The first bill in that series, she says, could include a 10-month extension of surface-transportation programs. That would involve adding an estimated $20 billion to the Highway Trust Fund, whose financial health has been less than rock-solid.
If Senate Democrats do propose a multi-part plan, it would be a major change from the single-bill approach the House took.
In December, the House passed a $154-billion jobs package, including $47 billion for highways and other infrastructure programs. The House measure also adds $20 billion to the Highway Trust Fund and extends the highway and transit programs, but only through Sept. 30.
Appearing at a Capitol Hill press conference on Jan. 27, Boxer said that Democrats' plan has not been made final and "is subject to change." But she said she understands that the initial piece of legislation would be "a tight package."
Boxer said that first installment would include a surface-transportation extension through Dec. 31, with an infusion for the Highway Trust Fund. The federal highway and transit programs have been operating under extensions since last Sept. 30. The latest stopgap is set to expire Feb. 28.
The EPW committee has jurisdiction over federal highway authorization and policy matters.
Boxer also said that Finance Committee Chairman Max Baucus (D-Mont.) has come up with a way to pay for the envisioned 10-month transportation extension. Baucus would recapture interest earned on the Highway Trust Fund balance and add it to the trust fund itself.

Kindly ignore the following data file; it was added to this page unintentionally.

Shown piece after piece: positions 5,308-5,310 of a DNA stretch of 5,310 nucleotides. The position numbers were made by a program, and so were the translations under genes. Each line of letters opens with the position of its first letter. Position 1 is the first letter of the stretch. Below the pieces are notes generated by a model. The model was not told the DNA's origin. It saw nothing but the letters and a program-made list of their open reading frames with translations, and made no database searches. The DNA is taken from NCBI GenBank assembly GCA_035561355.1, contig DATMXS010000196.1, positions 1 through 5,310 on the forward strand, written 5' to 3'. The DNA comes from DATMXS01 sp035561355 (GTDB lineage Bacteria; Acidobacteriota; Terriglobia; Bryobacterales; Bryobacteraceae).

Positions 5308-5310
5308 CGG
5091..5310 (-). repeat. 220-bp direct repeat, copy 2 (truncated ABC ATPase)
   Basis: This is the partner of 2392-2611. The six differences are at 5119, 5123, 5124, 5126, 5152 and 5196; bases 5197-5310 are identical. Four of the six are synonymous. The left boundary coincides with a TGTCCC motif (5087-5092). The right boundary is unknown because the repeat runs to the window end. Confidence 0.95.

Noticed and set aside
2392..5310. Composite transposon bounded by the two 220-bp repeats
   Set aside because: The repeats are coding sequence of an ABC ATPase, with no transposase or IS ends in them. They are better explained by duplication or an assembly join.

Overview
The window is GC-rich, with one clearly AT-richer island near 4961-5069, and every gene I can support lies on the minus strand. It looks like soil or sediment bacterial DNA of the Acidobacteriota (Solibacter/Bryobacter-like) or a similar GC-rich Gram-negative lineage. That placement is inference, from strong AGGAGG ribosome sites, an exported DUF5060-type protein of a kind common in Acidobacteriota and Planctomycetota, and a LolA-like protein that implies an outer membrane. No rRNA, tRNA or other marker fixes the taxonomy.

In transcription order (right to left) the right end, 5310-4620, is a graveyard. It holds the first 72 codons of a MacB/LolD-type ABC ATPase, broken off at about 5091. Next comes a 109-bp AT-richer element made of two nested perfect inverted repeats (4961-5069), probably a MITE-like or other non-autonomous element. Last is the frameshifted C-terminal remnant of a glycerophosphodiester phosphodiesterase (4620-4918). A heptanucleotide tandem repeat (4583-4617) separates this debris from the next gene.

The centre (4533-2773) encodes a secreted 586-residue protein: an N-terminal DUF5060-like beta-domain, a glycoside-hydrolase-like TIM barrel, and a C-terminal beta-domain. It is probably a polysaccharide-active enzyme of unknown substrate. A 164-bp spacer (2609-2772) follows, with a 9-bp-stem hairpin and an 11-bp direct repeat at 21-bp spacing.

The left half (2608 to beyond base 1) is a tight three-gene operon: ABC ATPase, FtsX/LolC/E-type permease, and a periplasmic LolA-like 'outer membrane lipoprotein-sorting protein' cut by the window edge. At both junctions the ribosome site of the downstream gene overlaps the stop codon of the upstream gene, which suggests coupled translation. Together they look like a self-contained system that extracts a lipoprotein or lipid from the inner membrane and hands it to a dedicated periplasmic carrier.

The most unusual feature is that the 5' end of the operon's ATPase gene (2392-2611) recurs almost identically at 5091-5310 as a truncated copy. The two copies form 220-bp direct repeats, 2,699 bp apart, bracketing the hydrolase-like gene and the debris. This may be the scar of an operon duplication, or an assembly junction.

Beyond that, according to Boxer, the initial piece of the Senate jobs legislation may include:
--tax credits for small business, possibly for hiring new workers, or for other investments those companies make;
--a provision dealing with "Build America Bonds." Established under ARRA, these are federally subsidized bonds to help localities finance capital projects;
--extensions of COBRA health-insurance coverage and unemployment benefits.
Boxer said that initial measure may be "the first of several packages" that Democrats propose, all aimed at producing more jobs.
She added that the first bill wouldn't require using money from the Troubled Asset Relief Program. The House-passed bill draws on $75 billion in TARP money to help fund the measure's infrastructure components. But some Republicans oppose using TARP funds for a new jobs bill.
Sen. Robert Casey (D-Pa.), who also spoke at the press conference, said he has proposed a "job-creation tax credit" for companies that add jobs. "If you increase your payroll, you get a tax credit," Casey said. He added that under his proposal, small businesses' credit would be 20%.